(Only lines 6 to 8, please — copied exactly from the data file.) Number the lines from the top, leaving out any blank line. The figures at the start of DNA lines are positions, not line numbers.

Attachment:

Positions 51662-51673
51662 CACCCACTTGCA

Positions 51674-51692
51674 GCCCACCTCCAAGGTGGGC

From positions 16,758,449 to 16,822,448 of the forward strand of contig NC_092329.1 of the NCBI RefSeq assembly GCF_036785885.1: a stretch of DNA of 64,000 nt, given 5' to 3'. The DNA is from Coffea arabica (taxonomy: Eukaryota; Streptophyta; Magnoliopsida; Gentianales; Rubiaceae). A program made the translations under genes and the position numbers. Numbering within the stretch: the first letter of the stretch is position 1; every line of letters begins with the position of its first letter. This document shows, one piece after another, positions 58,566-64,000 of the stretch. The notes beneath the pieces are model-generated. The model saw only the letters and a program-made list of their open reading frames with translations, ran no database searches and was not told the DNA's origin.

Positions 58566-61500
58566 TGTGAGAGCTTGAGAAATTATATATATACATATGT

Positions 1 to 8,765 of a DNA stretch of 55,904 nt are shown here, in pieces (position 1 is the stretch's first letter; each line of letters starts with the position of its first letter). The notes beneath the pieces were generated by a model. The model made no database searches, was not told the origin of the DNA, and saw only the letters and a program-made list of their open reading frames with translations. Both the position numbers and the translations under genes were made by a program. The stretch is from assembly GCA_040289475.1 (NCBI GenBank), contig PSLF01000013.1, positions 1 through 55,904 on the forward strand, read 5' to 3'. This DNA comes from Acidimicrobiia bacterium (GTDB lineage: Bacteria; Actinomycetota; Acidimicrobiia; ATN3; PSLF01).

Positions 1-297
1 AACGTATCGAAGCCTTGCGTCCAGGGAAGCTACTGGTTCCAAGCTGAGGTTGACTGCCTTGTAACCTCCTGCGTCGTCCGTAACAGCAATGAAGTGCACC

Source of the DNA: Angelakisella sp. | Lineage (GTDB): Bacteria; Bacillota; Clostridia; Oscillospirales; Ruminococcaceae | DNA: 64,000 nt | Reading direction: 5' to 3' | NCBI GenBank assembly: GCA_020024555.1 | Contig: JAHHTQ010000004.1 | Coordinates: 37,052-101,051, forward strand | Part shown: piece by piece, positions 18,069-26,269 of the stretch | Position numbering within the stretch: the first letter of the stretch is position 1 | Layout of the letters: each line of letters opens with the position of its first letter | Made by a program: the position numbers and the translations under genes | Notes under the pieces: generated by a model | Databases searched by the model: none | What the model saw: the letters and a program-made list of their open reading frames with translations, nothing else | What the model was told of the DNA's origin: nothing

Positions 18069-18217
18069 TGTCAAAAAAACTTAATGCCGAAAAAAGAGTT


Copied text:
Positions 58566-61500
58566 TGTGAGAGCTTGAGAAATTATATATATACATATGT

Positions 1 to 8,765 of a DNA stretch of 55,904 nt are shown here, in pieces (position 1 is the stretch's first letter; each line of letters starts with the position of its first letter). The notes beneath the pieces were generated by a model. The model made no database searches, was not told the origin of the DNA, and saw only the letters and a program-made list of their open reading frames with translations. Both the position numbers and the translations under genes were made by a program. The stretch is from assembly GCA_040289475.1 (NCBI GenBank), contig PSLF01000013.1, positions 1 through 55,904 on the forward strand, read 5' to 3'. This DNA comes from Acidimicrobiia bacterium (GTDB lineage: Bacteria; Actinomycetota; Acidimicrobiia; ATN3; PSLF01).